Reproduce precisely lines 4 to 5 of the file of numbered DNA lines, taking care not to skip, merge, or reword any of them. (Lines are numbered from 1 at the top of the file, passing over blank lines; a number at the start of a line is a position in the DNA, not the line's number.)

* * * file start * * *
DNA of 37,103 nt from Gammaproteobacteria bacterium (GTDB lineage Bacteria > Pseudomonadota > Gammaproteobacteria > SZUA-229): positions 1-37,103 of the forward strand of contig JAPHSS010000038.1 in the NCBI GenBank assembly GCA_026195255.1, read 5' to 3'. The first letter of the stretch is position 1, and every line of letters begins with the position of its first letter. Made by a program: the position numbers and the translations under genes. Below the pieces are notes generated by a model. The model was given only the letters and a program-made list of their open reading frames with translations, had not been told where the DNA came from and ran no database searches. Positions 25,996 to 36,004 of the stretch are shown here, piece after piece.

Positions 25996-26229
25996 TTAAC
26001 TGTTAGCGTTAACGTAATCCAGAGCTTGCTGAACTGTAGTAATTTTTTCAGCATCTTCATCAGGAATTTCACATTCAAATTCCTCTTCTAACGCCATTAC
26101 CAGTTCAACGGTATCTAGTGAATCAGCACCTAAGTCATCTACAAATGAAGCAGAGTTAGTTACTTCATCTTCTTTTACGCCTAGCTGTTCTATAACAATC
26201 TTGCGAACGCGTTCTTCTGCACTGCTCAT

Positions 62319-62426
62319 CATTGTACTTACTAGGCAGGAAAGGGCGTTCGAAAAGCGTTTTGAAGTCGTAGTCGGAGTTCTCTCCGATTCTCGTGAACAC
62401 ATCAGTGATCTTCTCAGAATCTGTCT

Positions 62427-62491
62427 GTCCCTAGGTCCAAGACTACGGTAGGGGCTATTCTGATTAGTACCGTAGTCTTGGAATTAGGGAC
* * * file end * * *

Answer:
26001 TGTTAGCGTTAACGTAATCCAGAGCTTGCTGAACTGTAGTAATTTTTTCAGCATCTTCATCAGGAATTTCACATTCAAATTCCTCTTCTAACGCCATTAC
26101 CAGTTCAACGGTATCTAGTGAATCAGCACCTAAGTCATCTACAAATGAAGCAGAGTTAGTTACTTCATCTTCTTTTACGCCTAGCTGTTCTATAACAATC